p[]="ABCDEFGHIJKLMNOPQRSTUVWXYZabcdefghijklmnopqrstuv wxyz.\
\n",*q="kl BIcNBFr.NKEzjwCIxNJC";int i=sizeof p/2;char *strchr();int
putchar(\
);while(*q){i+=strchr(p,*q++)-p;if(i>=(int)sizeof p)i-=sizeof
p-1;putchar(p[i]\
);}return 0;}
The output should end with a comma, not a period.

--
int p(char*s,int n){putchar(n[s]);return n&&p(s,n-016?n*5%23
:0);}int main(void){return p("\nJsa ukenethr ,cto haCr",1);}
Apr 20 '07 #14
"Army1987" <pl********@for.itwrites:
"Ben Pfaff" <bl*@cs.stanford.eduha scritto nel messaggio
news:87************@blp.benpfaff.org...
>--
int main(void){char
p[]="ABCDEFGHIJKLMNOPQRSTUVWXYZabcdefghijklmnopqrstuv wxyz.\
\n",*q="kl BIcNBFr.NKEzjwCIxNJC";int i=sizeof p/2;char *strchr();int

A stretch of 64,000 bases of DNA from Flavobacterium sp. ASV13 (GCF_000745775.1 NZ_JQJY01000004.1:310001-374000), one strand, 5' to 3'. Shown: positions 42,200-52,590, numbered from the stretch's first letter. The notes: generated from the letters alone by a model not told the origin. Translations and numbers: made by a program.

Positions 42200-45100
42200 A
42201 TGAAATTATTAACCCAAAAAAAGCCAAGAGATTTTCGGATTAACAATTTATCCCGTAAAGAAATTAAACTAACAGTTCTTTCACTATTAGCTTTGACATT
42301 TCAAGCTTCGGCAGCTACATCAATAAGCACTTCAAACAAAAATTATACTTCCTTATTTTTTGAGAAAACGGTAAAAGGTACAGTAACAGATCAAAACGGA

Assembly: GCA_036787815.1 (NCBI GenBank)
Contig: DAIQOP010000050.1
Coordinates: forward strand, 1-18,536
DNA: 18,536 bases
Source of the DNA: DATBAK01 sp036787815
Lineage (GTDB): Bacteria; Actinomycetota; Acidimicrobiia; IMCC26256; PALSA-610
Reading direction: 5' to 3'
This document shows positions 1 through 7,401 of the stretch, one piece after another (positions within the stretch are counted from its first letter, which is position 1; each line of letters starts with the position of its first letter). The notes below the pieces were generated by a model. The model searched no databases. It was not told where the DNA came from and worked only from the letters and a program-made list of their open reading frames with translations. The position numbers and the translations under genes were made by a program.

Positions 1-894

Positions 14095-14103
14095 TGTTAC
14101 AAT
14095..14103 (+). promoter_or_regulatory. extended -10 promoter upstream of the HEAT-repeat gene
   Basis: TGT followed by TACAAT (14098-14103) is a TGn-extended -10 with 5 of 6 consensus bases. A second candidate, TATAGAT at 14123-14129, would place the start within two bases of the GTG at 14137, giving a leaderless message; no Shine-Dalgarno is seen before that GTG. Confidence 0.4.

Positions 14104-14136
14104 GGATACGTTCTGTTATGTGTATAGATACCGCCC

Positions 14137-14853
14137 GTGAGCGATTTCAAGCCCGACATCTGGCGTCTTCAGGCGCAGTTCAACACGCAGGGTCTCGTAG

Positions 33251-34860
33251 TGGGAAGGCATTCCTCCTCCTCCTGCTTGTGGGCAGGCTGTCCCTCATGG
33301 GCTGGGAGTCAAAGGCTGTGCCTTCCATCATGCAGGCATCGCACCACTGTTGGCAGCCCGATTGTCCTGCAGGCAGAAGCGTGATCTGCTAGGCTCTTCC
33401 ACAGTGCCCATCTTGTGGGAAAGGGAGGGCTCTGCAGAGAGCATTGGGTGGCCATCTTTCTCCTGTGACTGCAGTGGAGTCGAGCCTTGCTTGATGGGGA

putchar(\
);while(*q){i+=strchr(p,*q++)-p;if(i>=(int)sizeof p)i-=sizeof
p-1;putchar(p[i]\
);}return 0;}

The output should end with a comma, not a period.
Why?
--
"A lesson for us all: Even in trivia there are traps."
--Eric Sosman
Apr 20 '07 #15
"Ben Pfaff" <bl*@cs.stanford.eduha scritto nel messaggio
news:87************@blp.benpfaff.org...
"Army1987" <pl********@for.itwrites:
>"Ben Pfaff" <bl*@cs.stanford.eduha scritto nel messaggio
news:87************@blp.benpfaff.org...
>>--
int main(void){char
p[]="ABCDEFGHIJKLMNOPQRSTUVWXYZabcdefghijklmnopqrstuv wxyz.\
\n",*q="kl BIcNBFr.NKEzjwCIxNJC";int i=sizeof p/2;char *strchr();int
putchar(\
);while(*q){i+=strchr(p,*q++)-p;if(i>=(int)sizeof p)i-=sizeof
p-1;putchar(p[i]\
);}return 0;}

The output should end with a comma, not a period.

Why?
http://en.wikipedia.org/wiki/JAPH
Apr 20 '07 #16
Sharath wrote:
Below is a link to an errata list I made for the book "Test Your C
Skills" Written by Yashwant Kanetker.
http://avsharath.googlepages.com/Tes...illsErrata.htm
Please let me know if I've written anything wrong there, or anything
that should be added there.